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Recreate a childhood memory in a photograph.

The image that recreates my childhood memory is illustrated in Gallery 1. The image is idealised using Photoshop in several ways in order to resemble my memory.

In my childhood this sculpture was situated a distance away from surrounding buildings within a square. Over the years urban development has required the sculpture to be moved several times so that it now sits closer to retail shops, as shown in the original non-manipulated image in Gallery 2. To isolate the figures so that they resemble those of my memory I selectively blurred the background (and used a wide camera aperture).

Anytime I visited this place as a child with my grandmother I would stand with the dancing children and she would gently clap her hands to the sound and rhythm of the imagined music. Therefore I added motion blur to the fiddle player’s bow arm and to the legs, arm and in one case hair of the dancing children.

The link between the quality of light and human emotions has long been established. I warmed the image and exaggerated the rays of sunlight (Higgins, 2004). Memory is mostly associated with emotion (both good and bad) and my memory is that when I stood with the dancing children with my grandmother it was always in the warm rays of bright sunshine. This was unlikely to have been the case on every visit yet this is how I remember it and therefore the sunshine is shown as ‘more than real’, idealised. This unsubtle exaggeration would also convey to the viewer that this photograph had a purpose other than a straightforward depiction of the sculpture. The image of dancing children evokes childhood, and the rays of sunshine everyone’s childhood memory of a time when the ‘summers were long and always sunny’.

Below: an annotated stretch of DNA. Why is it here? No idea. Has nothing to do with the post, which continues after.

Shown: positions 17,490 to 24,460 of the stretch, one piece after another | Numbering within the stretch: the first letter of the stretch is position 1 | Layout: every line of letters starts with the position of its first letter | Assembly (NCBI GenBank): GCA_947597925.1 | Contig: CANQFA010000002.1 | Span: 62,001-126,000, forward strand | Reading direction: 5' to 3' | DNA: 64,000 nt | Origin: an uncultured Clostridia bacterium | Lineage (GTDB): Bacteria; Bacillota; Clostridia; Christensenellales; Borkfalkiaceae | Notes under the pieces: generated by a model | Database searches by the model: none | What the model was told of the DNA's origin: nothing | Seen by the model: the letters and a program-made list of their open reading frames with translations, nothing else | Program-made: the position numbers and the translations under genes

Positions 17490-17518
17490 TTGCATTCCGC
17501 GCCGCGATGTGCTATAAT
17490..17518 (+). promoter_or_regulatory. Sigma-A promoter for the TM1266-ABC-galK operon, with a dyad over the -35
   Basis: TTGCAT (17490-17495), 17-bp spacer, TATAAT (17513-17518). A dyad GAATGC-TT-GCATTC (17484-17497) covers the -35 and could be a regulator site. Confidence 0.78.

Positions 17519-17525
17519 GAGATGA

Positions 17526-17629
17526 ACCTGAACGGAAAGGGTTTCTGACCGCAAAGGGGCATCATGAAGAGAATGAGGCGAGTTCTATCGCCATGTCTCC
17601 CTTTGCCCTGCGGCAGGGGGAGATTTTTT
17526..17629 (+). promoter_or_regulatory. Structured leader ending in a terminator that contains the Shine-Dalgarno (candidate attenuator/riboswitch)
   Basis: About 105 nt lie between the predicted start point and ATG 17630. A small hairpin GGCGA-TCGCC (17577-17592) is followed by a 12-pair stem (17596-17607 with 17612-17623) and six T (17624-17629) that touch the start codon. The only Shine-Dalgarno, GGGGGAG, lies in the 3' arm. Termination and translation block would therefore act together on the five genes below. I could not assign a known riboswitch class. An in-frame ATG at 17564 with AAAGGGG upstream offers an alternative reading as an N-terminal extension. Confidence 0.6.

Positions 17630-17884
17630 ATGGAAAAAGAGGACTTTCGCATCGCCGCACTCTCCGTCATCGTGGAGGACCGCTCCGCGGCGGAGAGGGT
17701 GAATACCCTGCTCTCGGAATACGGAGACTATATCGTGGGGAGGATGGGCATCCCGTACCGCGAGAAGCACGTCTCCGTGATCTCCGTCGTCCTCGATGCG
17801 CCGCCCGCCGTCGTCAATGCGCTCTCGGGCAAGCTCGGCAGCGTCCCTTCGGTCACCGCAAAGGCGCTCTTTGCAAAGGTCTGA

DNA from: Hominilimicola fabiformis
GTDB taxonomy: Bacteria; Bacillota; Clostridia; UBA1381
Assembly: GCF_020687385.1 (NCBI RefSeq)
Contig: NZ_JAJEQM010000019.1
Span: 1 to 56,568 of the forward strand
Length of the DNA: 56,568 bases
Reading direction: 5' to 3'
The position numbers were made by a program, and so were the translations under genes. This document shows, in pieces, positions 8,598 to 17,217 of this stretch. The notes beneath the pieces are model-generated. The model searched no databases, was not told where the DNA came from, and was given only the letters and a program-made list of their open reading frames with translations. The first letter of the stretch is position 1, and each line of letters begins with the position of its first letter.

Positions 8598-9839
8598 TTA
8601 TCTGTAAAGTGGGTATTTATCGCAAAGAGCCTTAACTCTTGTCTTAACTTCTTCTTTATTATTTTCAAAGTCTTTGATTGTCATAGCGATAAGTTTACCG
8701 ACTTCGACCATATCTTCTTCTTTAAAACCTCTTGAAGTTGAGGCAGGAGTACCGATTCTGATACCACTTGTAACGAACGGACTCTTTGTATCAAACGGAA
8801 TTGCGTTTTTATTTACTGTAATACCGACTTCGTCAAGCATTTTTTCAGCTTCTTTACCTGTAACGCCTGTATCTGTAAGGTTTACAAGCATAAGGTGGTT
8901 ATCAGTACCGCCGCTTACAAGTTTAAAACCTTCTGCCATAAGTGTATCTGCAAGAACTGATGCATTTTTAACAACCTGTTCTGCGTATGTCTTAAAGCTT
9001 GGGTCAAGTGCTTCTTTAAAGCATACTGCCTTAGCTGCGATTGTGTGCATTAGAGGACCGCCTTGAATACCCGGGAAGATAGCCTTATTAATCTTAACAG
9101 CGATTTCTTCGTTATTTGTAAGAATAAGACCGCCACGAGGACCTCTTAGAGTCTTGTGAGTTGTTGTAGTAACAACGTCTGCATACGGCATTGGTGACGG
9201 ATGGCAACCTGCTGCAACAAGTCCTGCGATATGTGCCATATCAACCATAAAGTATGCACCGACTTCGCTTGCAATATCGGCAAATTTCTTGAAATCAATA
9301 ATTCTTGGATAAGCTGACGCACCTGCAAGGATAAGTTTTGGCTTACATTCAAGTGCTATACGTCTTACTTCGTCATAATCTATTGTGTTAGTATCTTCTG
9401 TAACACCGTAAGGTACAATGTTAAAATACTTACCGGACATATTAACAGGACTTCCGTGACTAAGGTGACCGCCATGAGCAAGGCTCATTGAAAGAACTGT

Because of the digital manipulations to the image (above) I do not think the photograph needs a caption or text to accompany it.

Gallery 1

Gallery 2

References

Huggins, Barry (2004) Creative Photoshop Lighting Techniques Cambridge: ILEX

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